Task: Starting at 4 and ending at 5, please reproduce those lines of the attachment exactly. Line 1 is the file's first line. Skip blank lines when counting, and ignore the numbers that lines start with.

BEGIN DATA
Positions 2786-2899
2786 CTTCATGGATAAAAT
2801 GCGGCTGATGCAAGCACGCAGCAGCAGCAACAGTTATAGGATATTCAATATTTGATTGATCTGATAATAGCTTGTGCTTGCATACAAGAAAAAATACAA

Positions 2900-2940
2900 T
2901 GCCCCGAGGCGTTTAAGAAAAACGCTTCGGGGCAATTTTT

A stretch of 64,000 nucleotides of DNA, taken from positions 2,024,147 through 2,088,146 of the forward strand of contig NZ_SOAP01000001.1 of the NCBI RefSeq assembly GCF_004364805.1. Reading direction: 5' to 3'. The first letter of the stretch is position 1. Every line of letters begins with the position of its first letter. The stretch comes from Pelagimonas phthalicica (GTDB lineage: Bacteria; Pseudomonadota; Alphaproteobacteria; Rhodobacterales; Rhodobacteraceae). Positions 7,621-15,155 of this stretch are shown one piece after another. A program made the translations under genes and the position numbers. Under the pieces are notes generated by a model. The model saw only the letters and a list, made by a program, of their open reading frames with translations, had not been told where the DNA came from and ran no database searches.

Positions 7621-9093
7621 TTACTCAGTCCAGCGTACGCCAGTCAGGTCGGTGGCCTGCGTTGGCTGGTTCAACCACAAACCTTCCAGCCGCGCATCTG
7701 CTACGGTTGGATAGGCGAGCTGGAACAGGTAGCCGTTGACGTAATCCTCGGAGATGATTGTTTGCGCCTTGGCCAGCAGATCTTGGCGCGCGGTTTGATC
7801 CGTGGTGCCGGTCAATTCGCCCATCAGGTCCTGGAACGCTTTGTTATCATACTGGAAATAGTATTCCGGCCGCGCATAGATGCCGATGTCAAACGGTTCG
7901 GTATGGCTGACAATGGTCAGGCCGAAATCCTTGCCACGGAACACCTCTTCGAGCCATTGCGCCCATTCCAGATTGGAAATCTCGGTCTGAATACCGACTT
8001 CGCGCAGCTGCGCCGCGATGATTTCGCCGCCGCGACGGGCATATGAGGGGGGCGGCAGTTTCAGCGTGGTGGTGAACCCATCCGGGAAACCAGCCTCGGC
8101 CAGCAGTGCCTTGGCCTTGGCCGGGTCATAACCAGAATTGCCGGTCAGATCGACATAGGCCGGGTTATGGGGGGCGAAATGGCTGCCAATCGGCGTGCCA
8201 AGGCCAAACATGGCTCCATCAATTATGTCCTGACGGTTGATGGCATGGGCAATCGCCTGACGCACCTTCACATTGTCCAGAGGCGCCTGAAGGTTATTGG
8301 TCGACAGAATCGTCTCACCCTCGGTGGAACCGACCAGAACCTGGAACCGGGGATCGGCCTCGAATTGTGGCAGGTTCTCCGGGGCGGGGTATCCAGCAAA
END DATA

Positions 2900-2940
2900 T